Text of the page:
Several trials around the Country have taken place and the feedback we’ve received so far is that the material has failed due to various such as temperature issues with the mixing of the addictive. Therefore we’ve decided to hold fire and continue to monitor for further developments. We do not want to waste tax payers monies on a treatment that may have a shortened design life.I'm guessing that something is missing between "various" and "such as", but that's how it came. Well, further investigation was required, so I did a search of the internet and couldn't find any related research about failure rates in asphalt using plastic additives. The obvious next step for me was to ask the company about it, and they were let's say surprised.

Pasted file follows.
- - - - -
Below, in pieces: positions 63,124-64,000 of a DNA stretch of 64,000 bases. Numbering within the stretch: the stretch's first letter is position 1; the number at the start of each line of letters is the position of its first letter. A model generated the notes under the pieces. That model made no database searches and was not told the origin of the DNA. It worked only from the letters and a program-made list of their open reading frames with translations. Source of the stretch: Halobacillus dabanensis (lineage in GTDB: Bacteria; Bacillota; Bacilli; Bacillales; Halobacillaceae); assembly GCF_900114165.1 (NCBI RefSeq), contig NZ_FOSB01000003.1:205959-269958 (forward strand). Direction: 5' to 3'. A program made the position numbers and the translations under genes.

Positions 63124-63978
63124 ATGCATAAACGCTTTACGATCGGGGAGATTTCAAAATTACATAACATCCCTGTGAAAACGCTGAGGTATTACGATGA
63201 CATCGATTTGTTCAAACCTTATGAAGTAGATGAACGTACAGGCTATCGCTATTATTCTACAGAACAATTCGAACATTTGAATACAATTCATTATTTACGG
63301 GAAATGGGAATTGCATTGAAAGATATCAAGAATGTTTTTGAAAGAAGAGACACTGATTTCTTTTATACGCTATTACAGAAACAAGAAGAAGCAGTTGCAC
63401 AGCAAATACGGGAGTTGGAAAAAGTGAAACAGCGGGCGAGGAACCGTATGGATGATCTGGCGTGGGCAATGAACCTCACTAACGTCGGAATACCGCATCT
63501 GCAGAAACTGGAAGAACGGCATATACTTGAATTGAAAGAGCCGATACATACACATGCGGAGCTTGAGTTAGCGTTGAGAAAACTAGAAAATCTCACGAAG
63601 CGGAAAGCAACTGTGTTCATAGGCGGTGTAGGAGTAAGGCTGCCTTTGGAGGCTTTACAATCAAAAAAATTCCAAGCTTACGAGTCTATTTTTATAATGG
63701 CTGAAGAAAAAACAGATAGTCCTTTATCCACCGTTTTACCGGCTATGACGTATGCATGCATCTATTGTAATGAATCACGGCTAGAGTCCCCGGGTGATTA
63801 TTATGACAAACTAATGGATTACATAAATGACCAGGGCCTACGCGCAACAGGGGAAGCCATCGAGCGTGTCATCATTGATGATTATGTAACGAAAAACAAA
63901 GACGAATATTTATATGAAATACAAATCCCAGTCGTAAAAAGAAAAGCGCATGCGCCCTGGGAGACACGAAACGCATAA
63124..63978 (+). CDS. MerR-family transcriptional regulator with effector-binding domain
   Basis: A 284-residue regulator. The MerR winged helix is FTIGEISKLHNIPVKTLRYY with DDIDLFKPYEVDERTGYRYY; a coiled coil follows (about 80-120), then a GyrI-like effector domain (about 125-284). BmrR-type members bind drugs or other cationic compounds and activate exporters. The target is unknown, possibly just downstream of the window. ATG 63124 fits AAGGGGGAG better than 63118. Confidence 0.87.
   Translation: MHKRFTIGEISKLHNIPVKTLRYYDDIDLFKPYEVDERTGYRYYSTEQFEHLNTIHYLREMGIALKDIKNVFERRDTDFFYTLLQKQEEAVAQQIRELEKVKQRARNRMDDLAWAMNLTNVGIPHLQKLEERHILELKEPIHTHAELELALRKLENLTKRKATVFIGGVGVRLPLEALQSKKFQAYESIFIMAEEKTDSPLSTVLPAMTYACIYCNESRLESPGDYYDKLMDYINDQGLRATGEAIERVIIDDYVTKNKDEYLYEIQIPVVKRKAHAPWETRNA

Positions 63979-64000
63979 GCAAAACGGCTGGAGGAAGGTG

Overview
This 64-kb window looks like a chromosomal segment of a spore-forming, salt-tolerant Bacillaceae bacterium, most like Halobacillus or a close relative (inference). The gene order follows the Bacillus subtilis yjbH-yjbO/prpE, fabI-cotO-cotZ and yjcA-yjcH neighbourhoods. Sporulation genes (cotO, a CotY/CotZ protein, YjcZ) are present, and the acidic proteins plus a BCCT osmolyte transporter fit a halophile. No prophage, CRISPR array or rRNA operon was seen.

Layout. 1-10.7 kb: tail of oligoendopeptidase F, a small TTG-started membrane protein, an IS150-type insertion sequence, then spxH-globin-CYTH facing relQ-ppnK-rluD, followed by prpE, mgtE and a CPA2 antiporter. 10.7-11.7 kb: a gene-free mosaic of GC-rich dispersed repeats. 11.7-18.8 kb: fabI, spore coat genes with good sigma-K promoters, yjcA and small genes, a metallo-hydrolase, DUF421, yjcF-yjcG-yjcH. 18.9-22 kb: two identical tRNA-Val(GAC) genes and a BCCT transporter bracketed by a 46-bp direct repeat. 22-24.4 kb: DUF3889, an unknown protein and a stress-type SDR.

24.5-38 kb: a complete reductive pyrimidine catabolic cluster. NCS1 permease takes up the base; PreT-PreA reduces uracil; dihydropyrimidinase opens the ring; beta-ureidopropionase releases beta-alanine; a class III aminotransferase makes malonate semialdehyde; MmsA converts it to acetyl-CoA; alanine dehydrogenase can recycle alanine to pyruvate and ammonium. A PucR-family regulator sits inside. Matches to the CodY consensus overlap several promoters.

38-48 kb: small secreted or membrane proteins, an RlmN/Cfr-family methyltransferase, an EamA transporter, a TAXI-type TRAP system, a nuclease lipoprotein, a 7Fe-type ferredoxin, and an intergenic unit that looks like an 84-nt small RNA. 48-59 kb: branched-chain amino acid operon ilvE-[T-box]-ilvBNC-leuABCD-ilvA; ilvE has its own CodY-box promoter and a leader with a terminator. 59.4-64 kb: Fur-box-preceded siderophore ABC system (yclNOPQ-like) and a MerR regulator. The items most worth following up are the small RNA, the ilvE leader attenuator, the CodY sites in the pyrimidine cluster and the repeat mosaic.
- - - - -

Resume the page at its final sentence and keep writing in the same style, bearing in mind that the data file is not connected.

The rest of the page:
Reading the LA's response carefully, it seems to imply that the problem isn't with the additive but with the production process. I understand the local authority's need to be cautious, but where's the evidence for failure? If it's the process, then who is monitoring the process in order to get it right? It would be nice if they had responded with some data. All the research I've been able to read points to longer lifetimes for these surfaces not shorter ones. Polymer modified bitumen has been around for some time, but using plastic waste diverted from landfill and recovered from the oceans is new. So the process ought to be within the grasp of industry.
20M tonnes of asphalt is produced in the UK each year and using waste plastic as an additive could recycle 60,000 tonnes of waste that currently goes into landfill. So I think it must be worth pursuing this technology and if there is an issue, then let's see the evidence.